Doggy Nostalgia – Airedales the way it used to be

My daughter (4-years-old) at a mall fun show stacking Sage for the photographer.

The skunky smell of puppy breath, the warm firmly packed bodies voicing low squeaking that will so soon turn into barks and growls and so determined to get to mommy dog‘s belly. Me sleeping next to the whelping box making sure the process was going right. I do miss it sometimes. All the planning and preparing, the right sire, the time frames, the travel and marketing to make sure there were the buyers for the babies. And the fun of developing puppies, the handling, playing and evaluating.

I raised and showed Airedale Terriers. Had at most one litter per year, but usually that was a doozie, 12 pups at a time. The average litter size for airedales is supposed to be 7 -9, we only hit that once. That was back in the 80s, when the AKC was the only breed registry that counted and there weren’t ‘designer’ aka mixed breeds being sold. That was when adopting a dog from a shelter was, well, not done by anyone who wanted a ‘good’ dog. Getting a dog was a combination of researching pedigrees, checking titles of parents and evaluating pups at seven weeks for conformation and temperament. Then getting the pup from eight to 12-weeks-old and starting the process of training – for general manners and for showing. I showed in obedience and conformation both, and hunted my dogs on birds. Airedales are very versatile dogs, hardy, athletic and we always found them to be quite willing, but persistent (some people call that stubborn).

Our last home-bred Airedale puppy, died at the age of 14 in 2006. He was my husband’s dog. He had been part of a pair of pups I was keeping, the female I planned to show. Just before they were a year old on a snowy winter day my husband let them out to play and then got distracted. They were running about the yard with plastic milk bottle toys, I was inside and saw them out the window and I almost called out the door to say I’d take them out for a walk later. But I didn’t, and only 15 minutes later my husband was running back down our long driveway with my female puppy draped over his arms. I did CPR, but it was no use. She’d been hit a glancing blow by a car (which never stopped), there were no apparent injuries. She was following the male pup who was the more adventuresome one, I couldn’t ever quite forgive him so he became my husband’s dog. My husband spent a rough next 2 weeks too, I wasn’t feeling the love – he let them out and then forgot about them.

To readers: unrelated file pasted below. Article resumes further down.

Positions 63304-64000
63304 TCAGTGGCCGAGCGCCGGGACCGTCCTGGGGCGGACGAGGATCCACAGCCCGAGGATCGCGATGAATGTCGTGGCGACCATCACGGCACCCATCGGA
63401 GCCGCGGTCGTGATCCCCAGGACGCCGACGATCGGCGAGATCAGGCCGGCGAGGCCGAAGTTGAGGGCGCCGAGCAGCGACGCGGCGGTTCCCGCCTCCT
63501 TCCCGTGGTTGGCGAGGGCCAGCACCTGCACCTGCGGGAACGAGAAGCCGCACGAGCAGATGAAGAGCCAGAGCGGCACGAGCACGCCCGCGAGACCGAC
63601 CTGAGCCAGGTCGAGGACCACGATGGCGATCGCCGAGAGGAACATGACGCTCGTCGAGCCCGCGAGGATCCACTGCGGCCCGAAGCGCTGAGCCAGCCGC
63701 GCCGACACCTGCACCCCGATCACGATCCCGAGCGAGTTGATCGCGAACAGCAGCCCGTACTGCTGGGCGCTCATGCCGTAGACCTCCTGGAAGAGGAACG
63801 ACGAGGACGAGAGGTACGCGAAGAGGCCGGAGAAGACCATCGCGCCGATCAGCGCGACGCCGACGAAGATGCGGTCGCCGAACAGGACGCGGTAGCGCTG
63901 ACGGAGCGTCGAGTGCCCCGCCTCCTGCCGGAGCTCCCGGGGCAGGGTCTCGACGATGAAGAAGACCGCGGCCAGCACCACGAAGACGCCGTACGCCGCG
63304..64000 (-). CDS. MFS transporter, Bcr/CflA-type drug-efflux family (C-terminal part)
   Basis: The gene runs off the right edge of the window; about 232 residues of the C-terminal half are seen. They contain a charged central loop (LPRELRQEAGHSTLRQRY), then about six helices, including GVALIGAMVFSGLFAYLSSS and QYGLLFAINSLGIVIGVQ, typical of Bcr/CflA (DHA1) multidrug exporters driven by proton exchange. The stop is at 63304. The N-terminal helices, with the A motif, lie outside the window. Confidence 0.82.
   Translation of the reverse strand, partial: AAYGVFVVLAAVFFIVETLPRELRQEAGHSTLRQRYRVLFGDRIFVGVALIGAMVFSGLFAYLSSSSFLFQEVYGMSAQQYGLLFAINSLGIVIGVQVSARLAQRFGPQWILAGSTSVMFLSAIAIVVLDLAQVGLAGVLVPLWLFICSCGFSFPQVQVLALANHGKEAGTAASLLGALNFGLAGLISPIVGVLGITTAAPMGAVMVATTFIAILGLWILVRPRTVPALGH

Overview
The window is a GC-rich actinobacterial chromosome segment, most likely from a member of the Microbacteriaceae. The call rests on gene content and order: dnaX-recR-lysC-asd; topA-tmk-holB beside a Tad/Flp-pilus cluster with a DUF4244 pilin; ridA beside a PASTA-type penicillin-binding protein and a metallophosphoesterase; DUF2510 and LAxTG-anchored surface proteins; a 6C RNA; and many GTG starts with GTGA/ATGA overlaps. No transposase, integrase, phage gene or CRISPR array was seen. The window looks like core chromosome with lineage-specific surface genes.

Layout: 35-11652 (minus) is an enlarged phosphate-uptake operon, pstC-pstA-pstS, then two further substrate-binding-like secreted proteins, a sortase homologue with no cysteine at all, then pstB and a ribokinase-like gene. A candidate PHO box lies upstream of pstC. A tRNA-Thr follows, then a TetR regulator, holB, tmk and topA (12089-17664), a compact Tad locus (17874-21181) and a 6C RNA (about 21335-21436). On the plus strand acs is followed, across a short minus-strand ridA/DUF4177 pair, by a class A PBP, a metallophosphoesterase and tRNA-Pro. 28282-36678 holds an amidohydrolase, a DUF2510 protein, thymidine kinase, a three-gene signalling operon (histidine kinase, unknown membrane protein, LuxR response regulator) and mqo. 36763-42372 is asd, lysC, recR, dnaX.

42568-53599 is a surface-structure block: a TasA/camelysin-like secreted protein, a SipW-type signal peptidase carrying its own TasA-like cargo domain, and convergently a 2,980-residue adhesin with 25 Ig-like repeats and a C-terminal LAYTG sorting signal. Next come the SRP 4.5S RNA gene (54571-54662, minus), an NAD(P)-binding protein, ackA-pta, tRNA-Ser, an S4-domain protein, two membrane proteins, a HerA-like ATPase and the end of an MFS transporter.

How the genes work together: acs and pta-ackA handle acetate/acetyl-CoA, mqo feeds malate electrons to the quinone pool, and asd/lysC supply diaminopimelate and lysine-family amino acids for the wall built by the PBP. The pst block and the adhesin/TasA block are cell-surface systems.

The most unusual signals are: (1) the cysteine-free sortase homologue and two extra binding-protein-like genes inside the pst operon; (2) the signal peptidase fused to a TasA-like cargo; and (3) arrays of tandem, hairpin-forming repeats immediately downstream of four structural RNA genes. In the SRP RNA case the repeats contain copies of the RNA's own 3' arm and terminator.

During the 20 or so years that we had airedales life was pretty spunky. They were characters; funny, serious, good problem solvers, indomitable and sometimes just shake-your-head terriers. One time two of our males got into a pretty serious tussle over a large zucchini they both, obviously wanted, which was on the other side of the fence in the garden.

We got airedales because my husband, who had never had a dog, liked the way they looked. I had always had dogs and wanted to raise them, I liked shepherds and dobermans, but was willing to compromise. I studied the breed and the standard and went to see a litter. Spent hours watching the pups, went away, came back the next day and watched some more and picked a male that I liked the best. This was to be my husband’s dog, I still had a female German Shepherd from my college days. Dan had lots to learn, but so did I.

Just think of this crew coming to greet you!

Six Airedales and one child (Kendra) decorating them for the photo with sweet Williams (flowers).

Do you have a fond memory of a dog from bygone days?

Our last Airedale, Simba, riding in the front of Dan’s canoe.

One Comment Add yours

  1. Dan says:

    I was just thinking about all our Airedales and reminiscing myself. Whiskey and his chasing the jack rabbit, jaws audibly chomping at the space between him and the rabbit, feet loudly pounding the ground and the dust trail in the air. Simba and his tipping over the canoe Mike and I were in on Lake Superior as he decided to get out if he couldn’t be in front of me where he belonged. He just launched all his muscular 80 pounds off the gunwale and over we went.
    Aztec and her running through the fragments of ice piled up on the shore of Pearl Lake to fetch the ball, Brillo and his springyness and sense of humor, and on and on. Every dog seems to be my favorite.


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